You can’t go anywhere in the video production or marketing industry today, without somebody mentioning 360 videos (not least on this blog). The word is being thrown around at every available chance, and is certainly the buzzword of the moment, that will show up in every meeting about brand related video content. With all this excitement about 360 video, it is easy for people to forget that not everybody is familiar with what 360 video actually is. So here is a basic guide to how it works.
A 360 video – sometimes called an immersive or spherical video – is a recording where every direction is recorded concurrently. This can be done either by a special 360
camera, such as the Ricoh Theta S or Samsung Gear 360. Or by using multiple normal cameras, mounted on a 360 rig like the GoPro Omni and the Kodak Pixpro SP360 4K Dual Pack Pro.
The quality of the camera you use can vary greatly, as can the price. While a model like the LG 360 Cam can cost you as little as £185, the Nokia Ozo Camera can cost upwards of $45,000. Or there this the Kogeto Dot 360 which you can get for as little as £8.00, which is a special 360 lens for smart phones.
It’s important to note that 360 cameras will be advertised at their maximum resolution that they can shoot a RAW image. But the processing and rendering that a 360 video requires means a 1080P resolution (1,920 x 1,080)will be similar in quality to 480P (852 x 480). And if you are uploading it to a 360 player like the one You Tubeoffer, they will compress it further.
While 360 cameras stitch the images together automatically, any production that uses a rig will need to use specialist software such as Video Stitch Studios to piece the footage together. The software analyzes common visuals and audio in each feed and synchronize the different camera outputs.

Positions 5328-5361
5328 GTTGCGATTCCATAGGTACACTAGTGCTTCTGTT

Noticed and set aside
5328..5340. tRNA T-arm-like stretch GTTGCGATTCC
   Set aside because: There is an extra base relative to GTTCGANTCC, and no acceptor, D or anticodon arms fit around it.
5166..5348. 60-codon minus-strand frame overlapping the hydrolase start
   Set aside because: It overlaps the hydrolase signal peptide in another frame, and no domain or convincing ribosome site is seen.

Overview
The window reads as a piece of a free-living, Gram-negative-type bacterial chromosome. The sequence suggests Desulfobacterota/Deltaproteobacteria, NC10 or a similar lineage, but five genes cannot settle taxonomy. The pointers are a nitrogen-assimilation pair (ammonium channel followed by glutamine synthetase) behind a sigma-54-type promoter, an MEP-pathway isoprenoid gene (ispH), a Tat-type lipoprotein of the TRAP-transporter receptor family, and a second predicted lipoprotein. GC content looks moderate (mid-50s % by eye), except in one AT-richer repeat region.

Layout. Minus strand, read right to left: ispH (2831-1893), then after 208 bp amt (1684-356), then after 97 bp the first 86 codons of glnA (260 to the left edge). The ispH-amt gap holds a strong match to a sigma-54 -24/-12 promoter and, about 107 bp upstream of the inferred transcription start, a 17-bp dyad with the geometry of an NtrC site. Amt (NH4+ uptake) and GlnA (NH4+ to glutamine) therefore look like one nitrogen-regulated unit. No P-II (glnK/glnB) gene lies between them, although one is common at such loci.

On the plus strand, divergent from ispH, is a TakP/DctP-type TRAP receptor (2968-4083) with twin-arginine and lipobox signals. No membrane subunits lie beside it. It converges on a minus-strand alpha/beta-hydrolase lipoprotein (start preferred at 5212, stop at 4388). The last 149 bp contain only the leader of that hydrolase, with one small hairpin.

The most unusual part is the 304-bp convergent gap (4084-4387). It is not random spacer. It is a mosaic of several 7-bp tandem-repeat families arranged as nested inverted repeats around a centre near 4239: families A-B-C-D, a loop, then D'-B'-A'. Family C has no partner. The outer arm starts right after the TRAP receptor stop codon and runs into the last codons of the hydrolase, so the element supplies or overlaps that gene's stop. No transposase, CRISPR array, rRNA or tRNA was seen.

For newcomers, Kodak offer a free stitching programme that works on most operating systems. This software is fairly straightforward, but as it uses the audio to sync the different feeds there are some issues, with people and objects disappearing around the stitch line. While this can be changed manually, it is time consuming and the editing facility on the software is limited.
The majority of 360 videos can be viewed as a flat image, this is known as a monoscopic video. The video can typically be viewed on a computer, with the mouse used to navigate around the full 360 degree view. The videos can also be viewed on smart phones where they utilize the phones internal gyroscope which allows a user to navigate around the full panoramic view. Smart phone users can view the content through a device like Google cardboard, which works the same way as the more expensive VR headsets like the Samsung Gear VR. This time the image is presented in a stereoscopic format, meaning it offers up an image for each eye, that brain process as one image, allowing for 360 degree movement for the wearer.
While there are certain limitations to the current technology, marketeers shouldn’t be put off by them. The impact that a 360 video can have on your marketing campaign, could help your brand stay ahead of competitors and new deployments are being launched regularly. It could only be a matter of months before an affordable, high resolution model is available.